Types of 54mm condoms

If you need a regular size condom, 54mm condoms could be just right. This is the average size that most men use, providing a comfortable snug that allows for a natural range of movement. Like most regular size condoms, the 54mm ones come in standard and sensation variants. Let’s have a look at the most popular.

Standard condoms

Sensation condoms

Are Lelo Hex sensation condoms?

Innovative condoms have been around for decades, but for the most part, manufacturers focused on innovating them to enhance pleasure for women. That’s how textured condoms came along, their main purpose being vaginal stimulation.

When Lelo, a renowned sex toys brand, launched its first innovative condom, the Hex Original, many people assumed it was a sensation condom designed with female stimulation in mind.

However, Lelo Hex condoms don’t fall in this category. At the same time, they are not exactly standard condoms either. Perhaps we would need a different classification to find a suitable place for Lelo Hex in a category.

Technically, Lelo Hex is a standard condom with a silky smooth surface on the outside of the condom. The main difference between this condom and the plethora of condoms on the market is its honeycomb structure that adds strength despite the thin walls.

The hexagonal edges connect with one another to create a pattern. This pattern isn’t designed to enhance pleasure, but it is placed inside the condom to increase grip and prevent the condom from moving or falling during intercourse.

While some men claim they don’t feel the pattern at all, others do feel it. And this is where you may find different opinions. A portion of those who feel the texture not only like it but even claim it increases pleasure. Others, however, can’t stand it.

At the end of the day, the only way to know for sure is to try. And whilst Lelo Hex isn’t sensation condoms, they could fall in that category for you. If you’re now wondering what the hype is about, check out the Lelo Hex Original condoms and find it out.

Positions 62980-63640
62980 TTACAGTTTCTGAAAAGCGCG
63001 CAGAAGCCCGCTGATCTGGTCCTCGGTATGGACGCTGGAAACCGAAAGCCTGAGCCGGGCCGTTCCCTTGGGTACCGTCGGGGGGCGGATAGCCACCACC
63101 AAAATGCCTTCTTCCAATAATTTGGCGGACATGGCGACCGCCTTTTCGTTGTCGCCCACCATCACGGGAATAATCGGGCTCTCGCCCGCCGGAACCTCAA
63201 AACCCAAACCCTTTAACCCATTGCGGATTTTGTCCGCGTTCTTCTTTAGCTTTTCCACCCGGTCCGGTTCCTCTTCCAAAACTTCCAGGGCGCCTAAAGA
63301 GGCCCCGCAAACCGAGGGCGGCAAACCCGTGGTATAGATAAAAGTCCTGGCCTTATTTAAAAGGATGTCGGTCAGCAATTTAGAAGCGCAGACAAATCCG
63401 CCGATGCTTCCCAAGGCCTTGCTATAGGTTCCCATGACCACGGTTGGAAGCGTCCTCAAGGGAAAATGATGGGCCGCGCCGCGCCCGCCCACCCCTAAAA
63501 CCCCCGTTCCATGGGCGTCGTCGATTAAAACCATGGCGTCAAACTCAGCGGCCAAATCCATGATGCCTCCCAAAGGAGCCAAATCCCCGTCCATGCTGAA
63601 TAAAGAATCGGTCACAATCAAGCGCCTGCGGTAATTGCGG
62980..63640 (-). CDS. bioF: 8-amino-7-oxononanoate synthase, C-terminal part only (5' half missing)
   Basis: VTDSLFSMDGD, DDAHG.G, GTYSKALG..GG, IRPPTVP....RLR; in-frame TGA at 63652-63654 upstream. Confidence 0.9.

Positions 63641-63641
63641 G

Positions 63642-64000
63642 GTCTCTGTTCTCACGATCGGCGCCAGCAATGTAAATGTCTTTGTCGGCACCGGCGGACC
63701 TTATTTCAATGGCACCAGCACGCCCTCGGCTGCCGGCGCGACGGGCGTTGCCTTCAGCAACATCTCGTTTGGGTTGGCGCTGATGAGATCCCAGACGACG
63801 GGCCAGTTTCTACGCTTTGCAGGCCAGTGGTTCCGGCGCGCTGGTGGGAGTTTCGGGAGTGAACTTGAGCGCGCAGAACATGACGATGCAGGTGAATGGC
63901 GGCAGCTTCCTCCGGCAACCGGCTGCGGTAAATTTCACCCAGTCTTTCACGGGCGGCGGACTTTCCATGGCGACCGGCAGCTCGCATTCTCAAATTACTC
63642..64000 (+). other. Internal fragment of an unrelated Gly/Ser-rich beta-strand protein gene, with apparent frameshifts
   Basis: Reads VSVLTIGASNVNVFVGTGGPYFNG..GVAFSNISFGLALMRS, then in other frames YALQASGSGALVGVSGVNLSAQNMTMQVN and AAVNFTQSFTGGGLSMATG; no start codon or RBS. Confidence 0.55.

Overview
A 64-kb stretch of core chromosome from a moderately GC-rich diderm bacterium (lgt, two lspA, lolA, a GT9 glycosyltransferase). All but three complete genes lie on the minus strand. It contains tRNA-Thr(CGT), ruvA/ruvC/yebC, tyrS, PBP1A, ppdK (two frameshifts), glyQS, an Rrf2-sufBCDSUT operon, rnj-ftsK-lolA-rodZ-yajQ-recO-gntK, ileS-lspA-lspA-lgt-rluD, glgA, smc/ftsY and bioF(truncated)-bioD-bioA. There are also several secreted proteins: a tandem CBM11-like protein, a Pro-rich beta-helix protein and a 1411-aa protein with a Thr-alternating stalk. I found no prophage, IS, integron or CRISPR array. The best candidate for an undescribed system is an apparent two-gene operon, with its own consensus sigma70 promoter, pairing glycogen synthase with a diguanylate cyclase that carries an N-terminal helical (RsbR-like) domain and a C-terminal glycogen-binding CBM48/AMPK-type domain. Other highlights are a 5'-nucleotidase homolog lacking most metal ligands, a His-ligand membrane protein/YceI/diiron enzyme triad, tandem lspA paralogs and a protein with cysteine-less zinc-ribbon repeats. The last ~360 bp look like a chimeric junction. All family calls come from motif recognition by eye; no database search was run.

Are Lelo Hex condoms suitable for people with latex allergies?

No. Lelo Hex condoms may look like they are made of synthetic materials, but they are actually engineered with natural rubber latex.

If you or your partner is allergic to latex, you must use a non-latex alternative. These include polyisoprene condoms, which are available in regular sizes, or a female condom. Female condoms are usually made of polyurethane. Both polyisoprene and polyurethane are plastics, and they can’t cause allergic reactions if you are allergic to latex.

Why are most condoms made of latex if the material can cause allergies?

Most condoms are made of latex because natural latex derives from rubber. The material is very resilient and elastic, allowing condom brands to make thin sheaths. Besides latex’s properties, latex allergies are rare. It is estimated that this condition affects less than 1 in 1,000 people in the UK, meaning the chances of having an allergy are very low.

That said, people can develop a latex allergy at any age. The condition is more frequent in certain groups of people who come in contact with latex frequently – often due to their jobs. For instance, healthcare workers are more likely to develop an allergy to latex, considering that they must wear latex gloves several days a week as part of their profession.

What can happen if I use latex condoms despite having a latex allergy?